President of the Riigikogu Henn Põlluaas (EKRE) marked this year's Victory Day by issuing a video statement in which he said it was the duty of all Estonians to defend their homeland.
Tuesday, June 23 is Victory Day (Võidupäev) and marks the anniversary of the victory of Estonian forces over Baltic German troops at the Battle of Võnnu, during the 1918-1920 Estonian War of Independence.
The annual flag-raising ceremony was necessarily a more modest affair this year with the coronavirus restrictions on mass gatherings not wholly lifted; at the ceremony at the Governor's Garden, adjacent to the Riigikogu in Tallinn, Põlluaas issued a video address in which he said Estonians had many reasons to be proud of the achievements of their nation.
"We won the War of Independence and founded our state. We have passed a complicated path of history. It is necessary to know this, and tell about this to the young people," Põlluaas said, according to a Riigikogu press release.
"If we do not know our history, if we do not have national self-awareness and pride, we will lose our roots. And a tree that has no roots perishes."
Põlluaas added that deeply ingrained Estonian values would see the country through thick and thin in future too.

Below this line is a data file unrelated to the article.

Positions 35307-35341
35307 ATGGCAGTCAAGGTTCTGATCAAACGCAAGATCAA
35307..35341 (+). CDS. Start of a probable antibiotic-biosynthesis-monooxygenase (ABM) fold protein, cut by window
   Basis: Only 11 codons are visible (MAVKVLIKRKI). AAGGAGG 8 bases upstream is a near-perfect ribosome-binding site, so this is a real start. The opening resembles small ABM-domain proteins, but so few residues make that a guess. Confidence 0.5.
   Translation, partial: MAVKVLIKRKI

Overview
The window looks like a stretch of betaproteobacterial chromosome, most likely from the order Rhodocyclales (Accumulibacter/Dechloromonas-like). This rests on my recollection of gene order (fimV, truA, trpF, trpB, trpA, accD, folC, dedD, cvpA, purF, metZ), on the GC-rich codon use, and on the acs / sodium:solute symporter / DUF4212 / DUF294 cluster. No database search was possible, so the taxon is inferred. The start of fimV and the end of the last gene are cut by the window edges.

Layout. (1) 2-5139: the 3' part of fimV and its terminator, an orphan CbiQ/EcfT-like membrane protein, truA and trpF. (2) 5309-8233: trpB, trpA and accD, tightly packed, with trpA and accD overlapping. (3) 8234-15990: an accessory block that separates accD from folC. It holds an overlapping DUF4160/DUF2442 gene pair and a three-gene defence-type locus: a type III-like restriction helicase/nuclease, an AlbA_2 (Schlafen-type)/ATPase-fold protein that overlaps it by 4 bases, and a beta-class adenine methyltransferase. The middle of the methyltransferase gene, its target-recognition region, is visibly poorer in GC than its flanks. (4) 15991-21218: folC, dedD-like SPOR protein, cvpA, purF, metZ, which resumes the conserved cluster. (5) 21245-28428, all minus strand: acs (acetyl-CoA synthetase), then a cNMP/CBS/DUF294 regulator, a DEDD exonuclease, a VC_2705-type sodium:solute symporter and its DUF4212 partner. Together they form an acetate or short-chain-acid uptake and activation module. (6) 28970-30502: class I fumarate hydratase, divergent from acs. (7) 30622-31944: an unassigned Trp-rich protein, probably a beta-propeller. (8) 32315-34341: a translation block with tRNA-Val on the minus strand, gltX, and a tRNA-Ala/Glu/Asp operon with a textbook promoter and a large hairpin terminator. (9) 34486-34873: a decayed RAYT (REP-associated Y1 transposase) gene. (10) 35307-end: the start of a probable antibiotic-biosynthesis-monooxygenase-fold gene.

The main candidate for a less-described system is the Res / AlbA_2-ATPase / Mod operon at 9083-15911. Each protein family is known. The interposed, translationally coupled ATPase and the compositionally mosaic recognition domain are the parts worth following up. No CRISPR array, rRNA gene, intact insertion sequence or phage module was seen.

"In a fight with no matter how powerful or strong enemy, those who uphold the principles of morality, and defend their family, their country and their people, will always win in the end. It is important to have will – will for freedom, will to defend your fatherland, will to be and to remain masters of one's homeland. We have this will," he said.
Põlluaas added that it was all Estonians' duty to hold and protect the country to ensure its inheritance by future generations of Estonians.
The events started at 7 a.m. Wednesday with the traditional flag-raising ceremony at the foot of the Pikk Hermann tower, attended by members of the four sub-sections (men's, women's, girls', boys') of the volunteer Defense League (Kaitseliit), followed by a fire-lighting ceremony. Burning brands of the latter will be brought to the president's palace in Kadriorg, east of Tallinn city center, whence brands will be dispersed to all 15 counties in the country.
The Battle of Võnnu (Latvian: Cesis) took place over the border in Latvia on June 23 1919, and saw a joint Estonian-Latvian force commanded by Ernst Põdder and Nikolai Reek (Estonia) along with Krisjanis Berkis (Latvia) defeat a combined Baltic Landeswehr/German Freikorps force, the latter including the famous Iron Division and consisting mainly of disaffected German veterans of World War One. The aristocracies of both Estonia and Latvia had been predominantly German-speaking and culturally German even as the two countries were under Russian Tsarist rule for over two centuries prior to independence. Earlier in the war, patriotic Estonian forces' primary enemy had occupied the opposite end of the political continuum in fighting Red troops backed by the fledgling Soviet Russian state.
Editor: Andrew Whyte